Apostles and prophets in all ages have had authority from God to act in His name. The original Twelve Apostles received this priesthood authority under the hands of Jesus Christ Himself. But with their passing, the authority of the apostleship disappeared from the earth. An essential component of the Restoration, therefore, was the reestablishment of this priesthood authority in 1829.
In May of that year, a resurrected being who identified himself as John the Baptist appeared to Joseph Smith and his associate Oliver Cowdery, laid his hands on their heads, and gave them the Aaronic Priesthood with the authority to baptize and perform other ordinances. Shortly thereafter, three of the original apostles-Peter, James, and John-appeared to Joseph and Oliver and gave them the authority of the apostleship and the Melchizedek or higher Priesthood. With the restoration of priesthood authority, Joseph organized The Church of Jesus Christ of Latter-day Saints with six initial members.
Like the ancient Church, The Church of Jesus Christ of Latter-day Saints began as a missionary church. In the mid-nineteenth century, converts were encouraged to gather with the members in America. Swelling ranks of immigrants from Europe and the eastern United States soon provided fuel for growing opposition as well.
To escape the escalating turmoil, Church headquarters moved from New York to Ohio, then to Missouri, and later to Illinois. In 1839 the Latter-day Saints established the community of Nauvoo (Illinois) on a tract of inhospitable swampland bordering the Mississippi River. Under the leadership of Joseph Smith, they drained the swamps and began erecting a community of beautiful homes, prosperous farms, and businesses. They also built a temple.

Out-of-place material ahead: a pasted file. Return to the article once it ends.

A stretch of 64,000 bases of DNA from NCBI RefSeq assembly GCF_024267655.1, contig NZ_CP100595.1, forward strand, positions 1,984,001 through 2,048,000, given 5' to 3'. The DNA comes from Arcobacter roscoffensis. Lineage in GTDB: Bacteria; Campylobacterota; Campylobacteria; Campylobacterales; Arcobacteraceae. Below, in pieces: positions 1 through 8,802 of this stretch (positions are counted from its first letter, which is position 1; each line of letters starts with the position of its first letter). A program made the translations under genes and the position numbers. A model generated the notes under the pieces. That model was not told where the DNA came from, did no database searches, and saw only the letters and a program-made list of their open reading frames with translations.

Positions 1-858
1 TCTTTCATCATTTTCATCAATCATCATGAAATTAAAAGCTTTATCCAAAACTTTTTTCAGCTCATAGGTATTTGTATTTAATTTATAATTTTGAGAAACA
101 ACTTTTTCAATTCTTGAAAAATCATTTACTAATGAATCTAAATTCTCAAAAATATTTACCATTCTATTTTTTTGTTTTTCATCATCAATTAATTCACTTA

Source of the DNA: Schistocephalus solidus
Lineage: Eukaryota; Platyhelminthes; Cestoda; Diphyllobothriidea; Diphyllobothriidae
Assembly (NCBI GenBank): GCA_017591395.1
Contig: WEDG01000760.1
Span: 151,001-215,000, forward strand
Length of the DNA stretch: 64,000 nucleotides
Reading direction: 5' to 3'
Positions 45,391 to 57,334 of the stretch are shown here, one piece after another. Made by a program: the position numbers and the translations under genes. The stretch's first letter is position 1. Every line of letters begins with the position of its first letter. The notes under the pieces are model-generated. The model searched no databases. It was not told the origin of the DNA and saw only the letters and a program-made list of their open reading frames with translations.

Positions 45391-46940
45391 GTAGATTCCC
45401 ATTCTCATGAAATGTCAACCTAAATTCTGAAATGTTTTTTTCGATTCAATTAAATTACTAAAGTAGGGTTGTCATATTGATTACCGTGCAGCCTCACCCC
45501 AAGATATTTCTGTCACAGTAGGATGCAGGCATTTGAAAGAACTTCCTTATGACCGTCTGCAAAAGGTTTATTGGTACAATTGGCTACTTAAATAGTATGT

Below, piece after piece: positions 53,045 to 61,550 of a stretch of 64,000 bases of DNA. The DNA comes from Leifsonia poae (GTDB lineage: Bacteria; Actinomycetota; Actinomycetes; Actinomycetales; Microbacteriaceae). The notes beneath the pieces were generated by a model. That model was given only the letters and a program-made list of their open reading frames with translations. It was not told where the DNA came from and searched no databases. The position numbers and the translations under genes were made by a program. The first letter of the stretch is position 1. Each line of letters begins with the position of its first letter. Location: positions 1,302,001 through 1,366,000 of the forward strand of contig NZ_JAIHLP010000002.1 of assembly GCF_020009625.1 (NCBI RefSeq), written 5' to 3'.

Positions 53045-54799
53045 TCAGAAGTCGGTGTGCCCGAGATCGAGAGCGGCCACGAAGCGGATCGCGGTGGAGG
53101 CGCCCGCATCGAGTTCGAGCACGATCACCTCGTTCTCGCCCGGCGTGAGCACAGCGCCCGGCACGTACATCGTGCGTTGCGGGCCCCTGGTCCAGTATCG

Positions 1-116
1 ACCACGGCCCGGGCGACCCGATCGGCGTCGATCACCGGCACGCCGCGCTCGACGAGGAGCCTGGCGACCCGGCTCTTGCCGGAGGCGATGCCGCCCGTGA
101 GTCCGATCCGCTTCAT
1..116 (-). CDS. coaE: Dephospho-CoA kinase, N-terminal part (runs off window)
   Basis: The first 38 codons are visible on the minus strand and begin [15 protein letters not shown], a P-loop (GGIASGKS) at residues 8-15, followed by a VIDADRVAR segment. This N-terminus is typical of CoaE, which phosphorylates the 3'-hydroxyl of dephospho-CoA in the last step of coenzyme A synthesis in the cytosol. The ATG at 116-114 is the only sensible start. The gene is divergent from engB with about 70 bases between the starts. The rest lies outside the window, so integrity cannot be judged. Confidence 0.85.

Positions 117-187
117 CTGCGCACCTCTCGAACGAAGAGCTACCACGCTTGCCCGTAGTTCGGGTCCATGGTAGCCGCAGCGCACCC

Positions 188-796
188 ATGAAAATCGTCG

By 1844 Nauvoo rivaled Chicago in population. But mounting suspicion and anxiety within neighboring communities fed an atmosphere of extreme agitation and distrust. Newspapers in neighboring towns began to call for the Latter-day Saints' extermination.
At the height of this turmoil, Joseph Smith and his brother Hyrum were shot to death by an armed mob in nearby Carthage, Illinois.
Mobs attacked Latter-day Saint settlements in the region, burning crops, destroying homes, and threatening to exterminate the people. Church leaders knew a move was once again at hand. This one would become one of the most visionary and prodigious in American history.